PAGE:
Normally, the body's natural circadian clock in the brain dictates when to wake, eat and sleep, all in response to light. But it seems a second clock takes over when food is scarce, and manipulating this clock might help travelers adjust to new time zones, they said.Link (via /.)
"A period of fasting with no food at all for about 16 hours is enough to engage this new clock," said Dr. Clifford Saper of Harvard Medical School, whose study appears in the journal Science.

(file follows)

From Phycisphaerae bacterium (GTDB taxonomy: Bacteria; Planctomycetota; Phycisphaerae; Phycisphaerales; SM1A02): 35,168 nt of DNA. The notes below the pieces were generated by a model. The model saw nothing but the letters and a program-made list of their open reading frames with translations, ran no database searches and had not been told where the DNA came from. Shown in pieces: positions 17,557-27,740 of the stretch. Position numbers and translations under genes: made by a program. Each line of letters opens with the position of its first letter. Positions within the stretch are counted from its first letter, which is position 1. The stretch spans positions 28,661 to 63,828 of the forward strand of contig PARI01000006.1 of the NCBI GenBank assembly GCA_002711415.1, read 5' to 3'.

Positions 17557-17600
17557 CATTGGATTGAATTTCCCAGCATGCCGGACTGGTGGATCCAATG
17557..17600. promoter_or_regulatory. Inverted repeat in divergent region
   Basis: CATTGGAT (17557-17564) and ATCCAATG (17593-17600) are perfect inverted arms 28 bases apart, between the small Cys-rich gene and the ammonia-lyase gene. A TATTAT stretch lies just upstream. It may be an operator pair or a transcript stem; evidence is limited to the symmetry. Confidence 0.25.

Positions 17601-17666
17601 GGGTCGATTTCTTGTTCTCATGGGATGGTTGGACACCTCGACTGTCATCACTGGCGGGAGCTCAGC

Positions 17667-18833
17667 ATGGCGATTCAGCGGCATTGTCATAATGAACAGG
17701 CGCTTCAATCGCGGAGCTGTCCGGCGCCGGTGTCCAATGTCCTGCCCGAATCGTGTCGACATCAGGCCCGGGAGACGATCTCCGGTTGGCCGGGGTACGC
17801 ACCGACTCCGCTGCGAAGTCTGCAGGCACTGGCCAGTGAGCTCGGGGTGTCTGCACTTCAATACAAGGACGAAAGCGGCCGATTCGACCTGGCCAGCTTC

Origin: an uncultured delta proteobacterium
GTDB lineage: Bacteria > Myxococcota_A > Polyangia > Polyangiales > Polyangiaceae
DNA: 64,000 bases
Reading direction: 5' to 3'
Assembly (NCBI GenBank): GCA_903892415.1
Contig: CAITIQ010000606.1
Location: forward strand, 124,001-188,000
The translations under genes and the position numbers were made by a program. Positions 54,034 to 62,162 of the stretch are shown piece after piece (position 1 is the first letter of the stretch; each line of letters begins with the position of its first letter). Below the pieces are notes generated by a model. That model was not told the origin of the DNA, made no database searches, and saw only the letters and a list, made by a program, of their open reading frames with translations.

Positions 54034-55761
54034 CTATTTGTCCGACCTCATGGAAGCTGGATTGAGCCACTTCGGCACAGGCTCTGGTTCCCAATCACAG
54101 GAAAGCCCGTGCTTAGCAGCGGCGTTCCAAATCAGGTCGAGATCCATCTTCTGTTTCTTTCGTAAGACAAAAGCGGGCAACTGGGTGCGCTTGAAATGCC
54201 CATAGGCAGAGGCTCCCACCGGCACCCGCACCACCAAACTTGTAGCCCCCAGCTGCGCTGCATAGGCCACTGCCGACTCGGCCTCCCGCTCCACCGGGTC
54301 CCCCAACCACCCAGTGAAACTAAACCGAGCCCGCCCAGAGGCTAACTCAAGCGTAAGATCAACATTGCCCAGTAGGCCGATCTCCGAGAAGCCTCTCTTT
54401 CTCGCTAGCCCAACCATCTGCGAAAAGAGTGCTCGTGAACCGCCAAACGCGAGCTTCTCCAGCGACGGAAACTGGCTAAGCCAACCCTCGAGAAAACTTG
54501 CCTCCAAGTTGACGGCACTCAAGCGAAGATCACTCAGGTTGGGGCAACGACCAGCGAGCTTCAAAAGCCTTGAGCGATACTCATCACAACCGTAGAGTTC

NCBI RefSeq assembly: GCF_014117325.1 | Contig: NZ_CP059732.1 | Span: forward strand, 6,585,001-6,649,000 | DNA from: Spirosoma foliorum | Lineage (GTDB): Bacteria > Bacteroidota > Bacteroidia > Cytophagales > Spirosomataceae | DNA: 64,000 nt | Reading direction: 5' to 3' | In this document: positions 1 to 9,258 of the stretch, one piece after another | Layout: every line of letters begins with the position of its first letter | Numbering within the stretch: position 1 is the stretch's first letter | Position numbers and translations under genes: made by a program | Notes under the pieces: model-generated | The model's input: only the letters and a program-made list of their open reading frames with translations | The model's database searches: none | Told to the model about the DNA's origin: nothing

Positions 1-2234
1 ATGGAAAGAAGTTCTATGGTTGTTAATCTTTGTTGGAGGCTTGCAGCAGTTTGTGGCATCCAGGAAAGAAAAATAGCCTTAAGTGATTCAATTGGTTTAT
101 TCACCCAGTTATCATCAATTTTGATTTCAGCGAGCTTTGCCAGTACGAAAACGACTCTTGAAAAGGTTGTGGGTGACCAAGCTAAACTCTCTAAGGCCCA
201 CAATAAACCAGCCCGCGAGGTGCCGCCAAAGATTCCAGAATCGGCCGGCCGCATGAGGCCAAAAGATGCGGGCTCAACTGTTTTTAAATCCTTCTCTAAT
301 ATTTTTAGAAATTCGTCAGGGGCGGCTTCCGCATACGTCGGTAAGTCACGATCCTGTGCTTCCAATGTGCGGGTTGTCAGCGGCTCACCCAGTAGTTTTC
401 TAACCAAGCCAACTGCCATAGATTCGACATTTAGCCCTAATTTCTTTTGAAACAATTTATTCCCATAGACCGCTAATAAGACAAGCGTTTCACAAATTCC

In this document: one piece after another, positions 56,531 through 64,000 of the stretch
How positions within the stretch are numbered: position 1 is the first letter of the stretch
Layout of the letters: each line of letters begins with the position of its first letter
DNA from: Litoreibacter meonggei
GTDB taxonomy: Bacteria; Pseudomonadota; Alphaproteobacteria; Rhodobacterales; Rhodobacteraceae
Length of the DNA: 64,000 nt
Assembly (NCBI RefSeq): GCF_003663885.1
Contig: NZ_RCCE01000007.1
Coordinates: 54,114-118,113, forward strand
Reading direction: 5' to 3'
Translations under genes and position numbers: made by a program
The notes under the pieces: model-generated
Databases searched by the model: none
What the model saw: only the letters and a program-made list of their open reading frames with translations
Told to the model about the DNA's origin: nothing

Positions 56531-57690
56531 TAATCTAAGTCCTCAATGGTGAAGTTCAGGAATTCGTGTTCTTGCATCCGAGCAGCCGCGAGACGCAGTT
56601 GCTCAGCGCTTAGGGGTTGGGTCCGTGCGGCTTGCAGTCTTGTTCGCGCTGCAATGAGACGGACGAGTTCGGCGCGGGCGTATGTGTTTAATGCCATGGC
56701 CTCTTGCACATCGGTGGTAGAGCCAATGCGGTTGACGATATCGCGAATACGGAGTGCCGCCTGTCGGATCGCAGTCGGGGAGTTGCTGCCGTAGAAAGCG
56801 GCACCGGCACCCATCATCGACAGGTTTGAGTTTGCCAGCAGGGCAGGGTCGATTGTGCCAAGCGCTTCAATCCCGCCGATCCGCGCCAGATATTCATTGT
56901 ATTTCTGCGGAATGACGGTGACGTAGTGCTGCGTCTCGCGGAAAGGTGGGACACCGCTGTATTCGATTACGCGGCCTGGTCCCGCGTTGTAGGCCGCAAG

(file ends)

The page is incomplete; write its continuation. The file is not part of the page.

He said a person from the United States traveling to Japan must adjust to a 11-hour time change.
"Because the body's clock can only shift a small amount each day, it takes the average person about a week to adjust to the new time zone. And, by then, it's often time to come home," Saper said in a statement.
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